Jordan vows to step up fight against ISIS
Pentagon nominee vows to resolve delays in arms sales to Jordan
Jordan vowed on Wednesday to boost its role in the international coalition fighting the Islamic State of Iraq and Syria (ISIS) following the group’s horrific execution of a captive Jordanian pilot.
“We are talking about a collaborative effort between coalition members to intensify efforts to stop extremism and terrorism to undermine, degrade and eventually finish Daesh,” Government Spokesman Mohammad al-Momani said in Amman, using an Arabic acronym for Islamic State.
He added that King Abdullah headed a meeting with top security officials on Wednesday. Jordan’s armed forces earlier vowed to avenge the killing of the pilot.
“The blood of the martyr will not have been shed in vain and... vengeance will be proportional to this catastrophe that has struck all Jordanians,” said army spokesman General Mamduh al-Amiri.
King Abdullah, meanwhile, cut short a visit to Washington after the news of the Moaz al-Kasaesbeh’s death. He also appeared on television describing killing of the pilot as an act of “cowardly” terror by a group that had nothing to do with Islam.
U.S. President Barack Obama decried the “cowardice and depravity” of ISIS on Tuesday, saying the apparent burning alive of the pilot would only strengthen international resolve to destroy the extremists.
President Obama’s nominee for defense secretary Ashton Carter on Wednesday vowed
to understand and resolve reported delays in U.S. arms sales to Jordan, which has said it plans to intensify its efforts in fighting Islamic State extremists.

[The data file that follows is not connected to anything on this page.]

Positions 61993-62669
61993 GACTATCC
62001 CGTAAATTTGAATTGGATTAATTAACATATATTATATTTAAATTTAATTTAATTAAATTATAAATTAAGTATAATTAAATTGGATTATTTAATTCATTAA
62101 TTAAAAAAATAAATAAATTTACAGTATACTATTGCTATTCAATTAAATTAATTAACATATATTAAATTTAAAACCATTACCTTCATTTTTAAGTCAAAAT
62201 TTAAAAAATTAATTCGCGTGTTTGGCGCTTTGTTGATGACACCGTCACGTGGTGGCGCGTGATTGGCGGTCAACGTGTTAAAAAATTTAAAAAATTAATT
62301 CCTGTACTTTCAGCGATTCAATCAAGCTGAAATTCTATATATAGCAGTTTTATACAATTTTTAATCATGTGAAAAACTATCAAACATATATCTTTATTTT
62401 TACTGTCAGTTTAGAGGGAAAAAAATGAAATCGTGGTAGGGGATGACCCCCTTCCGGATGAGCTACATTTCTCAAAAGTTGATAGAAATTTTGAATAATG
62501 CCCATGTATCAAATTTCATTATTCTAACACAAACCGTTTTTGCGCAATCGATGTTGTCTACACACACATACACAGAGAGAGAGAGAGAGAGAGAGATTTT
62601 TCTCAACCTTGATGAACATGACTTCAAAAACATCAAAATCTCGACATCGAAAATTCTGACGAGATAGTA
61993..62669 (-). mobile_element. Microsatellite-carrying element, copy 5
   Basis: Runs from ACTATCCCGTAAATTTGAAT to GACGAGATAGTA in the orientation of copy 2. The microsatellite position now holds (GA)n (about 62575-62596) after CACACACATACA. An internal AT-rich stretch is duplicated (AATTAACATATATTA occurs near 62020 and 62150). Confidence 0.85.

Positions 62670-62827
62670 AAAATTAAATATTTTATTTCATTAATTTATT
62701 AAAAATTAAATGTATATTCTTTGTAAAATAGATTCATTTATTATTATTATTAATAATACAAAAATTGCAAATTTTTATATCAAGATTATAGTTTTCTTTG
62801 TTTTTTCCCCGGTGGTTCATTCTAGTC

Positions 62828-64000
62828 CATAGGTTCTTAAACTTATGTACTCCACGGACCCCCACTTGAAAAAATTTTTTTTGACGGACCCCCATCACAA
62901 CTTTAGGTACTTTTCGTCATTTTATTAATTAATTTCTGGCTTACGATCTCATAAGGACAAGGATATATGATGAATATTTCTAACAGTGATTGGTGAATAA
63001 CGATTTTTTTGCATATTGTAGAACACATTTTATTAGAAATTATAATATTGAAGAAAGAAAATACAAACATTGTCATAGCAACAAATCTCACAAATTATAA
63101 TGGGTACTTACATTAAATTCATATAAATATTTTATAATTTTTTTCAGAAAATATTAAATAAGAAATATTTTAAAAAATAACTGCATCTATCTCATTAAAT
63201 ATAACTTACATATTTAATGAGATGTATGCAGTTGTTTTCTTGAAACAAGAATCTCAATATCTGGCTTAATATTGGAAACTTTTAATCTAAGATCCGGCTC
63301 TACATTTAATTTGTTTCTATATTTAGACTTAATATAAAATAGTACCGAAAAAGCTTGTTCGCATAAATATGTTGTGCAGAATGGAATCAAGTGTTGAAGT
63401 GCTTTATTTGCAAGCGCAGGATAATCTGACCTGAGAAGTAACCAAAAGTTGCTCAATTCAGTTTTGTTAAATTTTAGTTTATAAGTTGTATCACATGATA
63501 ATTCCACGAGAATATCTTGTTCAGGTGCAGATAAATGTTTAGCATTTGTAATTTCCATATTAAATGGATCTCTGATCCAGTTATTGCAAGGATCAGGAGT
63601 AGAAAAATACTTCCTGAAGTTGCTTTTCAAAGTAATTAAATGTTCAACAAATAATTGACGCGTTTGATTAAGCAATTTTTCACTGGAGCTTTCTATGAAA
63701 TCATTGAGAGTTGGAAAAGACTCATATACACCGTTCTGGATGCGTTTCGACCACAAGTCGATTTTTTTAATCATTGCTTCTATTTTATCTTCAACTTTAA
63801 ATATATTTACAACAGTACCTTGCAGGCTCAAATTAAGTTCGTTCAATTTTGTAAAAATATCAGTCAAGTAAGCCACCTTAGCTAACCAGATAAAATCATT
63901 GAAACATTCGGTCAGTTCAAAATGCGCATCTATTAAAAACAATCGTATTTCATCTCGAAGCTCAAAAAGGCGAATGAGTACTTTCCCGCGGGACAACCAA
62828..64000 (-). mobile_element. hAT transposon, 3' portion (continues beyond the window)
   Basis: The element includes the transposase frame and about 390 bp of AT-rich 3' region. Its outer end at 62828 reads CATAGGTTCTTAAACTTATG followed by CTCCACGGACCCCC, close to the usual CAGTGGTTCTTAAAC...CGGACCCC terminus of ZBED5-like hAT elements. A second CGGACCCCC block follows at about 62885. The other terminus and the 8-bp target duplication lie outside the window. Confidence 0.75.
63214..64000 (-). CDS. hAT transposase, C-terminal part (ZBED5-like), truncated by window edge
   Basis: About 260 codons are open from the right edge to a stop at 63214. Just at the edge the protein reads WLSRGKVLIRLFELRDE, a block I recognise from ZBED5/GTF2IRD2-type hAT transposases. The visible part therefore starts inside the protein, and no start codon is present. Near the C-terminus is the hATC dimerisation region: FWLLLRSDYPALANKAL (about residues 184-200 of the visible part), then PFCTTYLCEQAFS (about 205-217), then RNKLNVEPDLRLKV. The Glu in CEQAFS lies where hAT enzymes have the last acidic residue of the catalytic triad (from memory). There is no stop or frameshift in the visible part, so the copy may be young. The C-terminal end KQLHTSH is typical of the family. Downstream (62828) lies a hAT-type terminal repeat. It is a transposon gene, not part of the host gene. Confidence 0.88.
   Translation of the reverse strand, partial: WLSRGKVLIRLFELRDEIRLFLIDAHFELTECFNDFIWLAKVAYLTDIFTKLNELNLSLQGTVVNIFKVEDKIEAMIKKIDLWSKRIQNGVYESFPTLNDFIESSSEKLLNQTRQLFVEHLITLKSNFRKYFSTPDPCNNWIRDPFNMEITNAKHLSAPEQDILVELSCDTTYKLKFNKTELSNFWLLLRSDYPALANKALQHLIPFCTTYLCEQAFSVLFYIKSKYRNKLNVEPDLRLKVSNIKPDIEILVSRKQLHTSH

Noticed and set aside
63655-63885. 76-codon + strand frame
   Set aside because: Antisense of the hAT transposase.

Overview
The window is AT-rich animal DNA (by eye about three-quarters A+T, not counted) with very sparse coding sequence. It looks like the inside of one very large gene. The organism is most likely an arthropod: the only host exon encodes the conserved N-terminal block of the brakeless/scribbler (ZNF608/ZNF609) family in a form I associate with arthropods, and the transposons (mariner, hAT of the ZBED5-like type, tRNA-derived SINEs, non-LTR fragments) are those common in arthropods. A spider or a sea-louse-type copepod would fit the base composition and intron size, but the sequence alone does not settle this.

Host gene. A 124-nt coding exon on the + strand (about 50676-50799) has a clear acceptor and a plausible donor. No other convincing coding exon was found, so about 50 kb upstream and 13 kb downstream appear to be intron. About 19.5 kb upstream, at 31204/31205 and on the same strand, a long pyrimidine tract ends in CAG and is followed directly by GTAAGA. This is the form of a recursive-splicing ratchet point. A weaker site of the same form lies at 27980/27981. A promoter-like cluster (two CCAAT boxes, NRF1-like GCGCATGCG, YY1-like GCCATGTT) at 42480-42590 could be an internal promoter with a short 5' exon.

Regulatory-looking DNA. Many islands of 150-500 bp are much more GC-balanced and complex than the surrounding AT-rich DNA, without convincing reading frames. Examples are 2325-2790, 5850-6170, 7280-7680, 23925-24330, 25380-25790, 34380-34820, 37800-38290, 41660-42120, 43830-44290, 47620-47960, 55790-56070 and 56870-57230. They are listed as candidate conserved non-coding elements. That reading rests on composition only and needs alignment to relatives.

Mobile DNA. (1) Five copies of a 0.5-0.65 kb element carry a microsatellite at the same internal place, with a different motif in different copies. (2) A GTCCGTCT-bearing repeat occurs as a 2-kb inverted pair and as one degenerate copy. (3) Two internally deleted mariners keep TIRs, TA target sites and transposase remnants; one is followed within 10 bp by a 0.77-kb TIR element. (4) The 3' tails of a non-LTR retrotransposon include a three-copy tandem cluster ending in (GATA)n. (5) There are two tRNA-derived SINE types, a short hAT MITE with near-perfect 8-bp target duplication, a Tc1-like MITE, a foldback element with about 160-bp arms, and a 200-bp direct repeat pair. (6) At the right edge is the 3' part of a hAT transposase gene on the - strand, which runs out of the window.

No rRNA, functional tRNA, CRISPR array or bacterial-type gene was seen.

Carter told the Senate Armed Services Committee it was important for Jordan to be able to acquire the weapons it needed, and he would work to address concerns raised by King Abdullah during a visit to the United States.
“We need partners on the ground to beat ISIS,” Carter told the committee during a hearing on his nomination.
Committee Chairman Senator John McCain said some committee members would send a letter to the Obama administration on Wednesday underscoring the need to ensure Jordan had the weapons it needed to fight Islamic State militants.
“As we made clear to King Abdullah in our meeting yesterday, this committee’s immediate concern is to ensure Jordan has all of the equipment and resources necessary to continue taking the fight directly to ISIL,” McCain said.
He said the committee would also consider proposing legislation if needed to achieve that goals outlined by the king during his meeting with committee members.
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